The summit between USA and the European Union In Washington it was resolved with a series of declarations of good intentions that masked the divergences between both blocs. Initially, it was planned that the presidents of the EU and the European Council, Charles Michel, would meet with the president of the US, Joe Bidento discuss trade issues related to steel, aluminum and the so-called ‘critical minerals’, in which negotiations are stuck.
But the Hamas attacks of October 7 burst onto the agenda, and the debate moved to middle East. The result was that the Europeans could only offer good words to Biden, largely because, as the EU itself recognizes, beyond general principles, such as the condemnation of terrorism and the defense of the concept of ‘two states’ – one Israeli, another Palestinian -, European countries lack a common position.
So the meeting was limited to grandiloquent words, with Von der Layen thanking Biden for his visit to Israel, Michel proclaiming that “we are more than great allies; We are friends”, and Biden celebrating “the commitment” of his Government “in revitalizing ties with Europe.” Meanwhile, the tariffs imposed by Trump on steel and aluminum remain in force, the plan by Brussels and Washington to replace them remains without move forward, and coordination between the two shores of the Atlantic to ensure the supply of ‘critical minerals’ essential in the development of new technologies is encountering one obstacle after another.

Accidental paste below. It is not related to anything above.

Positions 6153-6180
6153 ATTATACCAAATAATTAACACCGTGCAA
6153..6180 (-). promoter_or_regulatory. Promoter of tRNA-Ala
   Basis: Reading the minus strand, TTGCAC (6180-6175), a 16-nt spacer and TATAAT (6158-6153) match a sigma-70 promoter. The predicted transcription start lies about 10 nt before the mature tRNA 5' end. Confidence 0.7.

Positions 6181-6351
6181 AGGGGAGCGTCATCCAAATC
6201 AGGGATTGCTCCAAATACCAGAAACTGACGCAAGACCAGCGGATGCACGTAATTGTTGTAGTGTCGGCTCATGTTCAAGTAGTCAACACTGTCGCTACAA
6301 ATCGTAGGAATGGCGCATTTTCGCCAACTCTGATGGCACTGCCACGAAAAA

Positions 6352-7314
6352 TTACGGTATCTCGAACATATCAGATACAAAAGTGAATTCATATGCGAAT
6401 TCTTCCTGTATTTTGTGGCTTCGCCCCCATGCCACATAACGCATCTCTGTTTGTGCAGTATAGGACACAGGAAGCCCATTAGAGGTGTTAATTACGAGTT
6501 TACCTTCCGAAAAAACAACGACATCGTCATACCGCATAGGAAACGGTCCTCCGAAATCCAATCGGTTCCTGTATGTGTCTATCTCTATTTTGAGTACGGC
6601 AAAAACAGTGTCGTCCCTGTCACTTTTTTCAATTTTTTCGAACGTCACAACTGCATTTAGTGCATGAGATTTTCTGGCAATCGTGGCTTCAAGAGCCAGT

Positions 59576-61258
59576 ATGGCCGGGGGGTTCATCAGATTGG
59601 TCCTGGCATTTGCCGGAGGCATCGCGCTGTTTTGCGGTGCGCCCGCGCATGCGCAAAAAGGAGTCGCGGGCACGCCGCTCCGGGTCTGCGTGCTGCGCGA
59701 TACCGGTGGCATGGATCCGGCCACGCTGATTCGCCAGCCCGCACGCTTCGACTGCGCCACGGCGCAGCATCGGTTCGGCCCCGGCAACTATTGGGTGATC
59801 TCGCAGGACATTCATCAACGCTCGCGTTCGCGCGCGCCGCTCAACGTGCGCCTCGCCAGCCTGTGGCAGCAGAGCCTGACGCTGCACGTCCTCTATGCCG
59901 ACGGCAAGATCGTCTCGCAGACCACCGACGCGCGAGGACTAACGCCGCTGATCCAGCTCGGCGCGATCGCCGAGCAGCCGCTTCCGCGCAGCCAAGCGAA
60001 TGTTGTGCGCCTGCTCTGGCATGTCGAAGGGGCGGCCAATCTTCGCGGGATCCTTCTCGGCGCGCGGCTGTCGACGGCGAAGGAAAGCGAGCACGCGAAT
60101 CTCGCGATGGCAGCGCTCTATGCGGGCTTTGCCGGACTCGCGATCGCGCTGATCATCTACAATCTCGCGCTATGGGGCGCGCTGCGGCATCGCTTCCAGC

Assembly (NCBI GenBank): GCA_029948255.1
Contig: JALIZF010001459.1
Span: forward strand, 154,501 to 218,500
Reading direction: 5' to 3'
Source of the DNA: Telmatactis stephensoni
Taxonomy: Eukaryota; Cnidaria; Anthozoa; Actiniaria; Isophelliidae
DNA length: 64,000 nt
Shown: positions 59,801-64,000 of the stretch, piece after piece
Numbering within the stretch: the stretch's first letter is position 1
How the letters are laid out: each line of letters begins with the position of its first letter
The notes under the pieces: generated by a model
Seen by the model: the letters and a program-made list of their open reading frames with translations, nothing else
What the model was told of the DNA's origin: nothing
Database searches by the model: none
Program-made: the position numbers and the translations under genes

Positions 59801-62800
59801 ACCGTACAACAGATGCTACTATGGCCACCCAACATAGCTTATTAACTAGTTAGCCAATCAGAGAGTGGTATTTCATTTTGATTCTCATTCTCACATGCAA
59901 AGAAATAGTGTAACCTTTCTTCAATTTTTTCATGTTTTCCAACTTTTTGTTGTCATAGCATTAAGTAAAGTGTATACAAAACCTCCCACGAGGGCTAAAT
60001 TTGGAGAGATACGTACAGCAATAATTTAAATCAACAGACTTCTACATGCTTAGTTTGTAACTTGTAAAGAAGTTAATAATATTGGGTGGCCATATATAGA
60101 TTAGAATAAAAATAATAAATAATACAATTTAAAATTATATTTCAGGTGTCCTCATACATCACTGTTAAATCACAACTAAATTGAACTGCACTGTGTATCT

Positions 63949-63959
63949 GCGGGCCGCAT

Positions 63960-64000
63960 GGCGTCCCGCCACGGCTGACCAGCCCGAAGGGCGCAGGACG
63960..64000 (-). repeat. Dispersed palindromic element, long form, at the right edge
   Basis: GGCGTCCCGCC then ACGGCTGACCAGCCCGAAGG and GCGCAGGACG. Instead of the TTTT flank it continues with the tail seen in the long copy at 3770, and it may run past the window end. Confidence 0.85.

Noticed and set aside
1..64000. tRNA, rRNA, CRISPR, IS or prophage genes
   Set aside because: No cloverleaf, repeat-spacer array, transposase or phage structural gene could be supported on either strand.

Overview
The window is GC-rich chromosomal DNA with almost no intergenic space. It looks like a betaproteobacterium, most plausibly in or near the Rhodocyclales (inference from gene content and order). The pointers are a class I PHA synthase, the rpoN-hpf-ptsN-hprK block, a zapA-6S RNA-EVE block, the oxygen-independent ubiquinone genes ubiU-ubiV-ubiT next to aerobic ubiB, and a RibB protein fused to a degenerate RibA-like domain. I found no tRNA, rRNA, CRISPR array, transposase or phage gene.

Nothing made the lack of European unity more evident than the news of the day in Washington, at least in relation to Israel and Ukraine: the request by the Biden Government for 106.6 billion dollars (100.6 billion euros) to Congress as aids Ukraine, Israel, and a number of Pacific countries neighbors of China, among which it does not expressly mention Taiwan – although it is assumed that it would be one of the recipients of the aid – and it does so, indirectly, with Australia.
Of that amount, 61.4 billion dollars will be in military aid to Ukraine and 14,300 to Israel. Another 9.5 billion dollars in humanitarian assistance to Ukraine and, above all, to Gaza, while 4 billion more will go to the Pacific countries to confront China and another 3,500 for the modernization of US state shipyards that manufacture nuclear submarines. Finally, 14 billion will go to the fight against illegal immigration.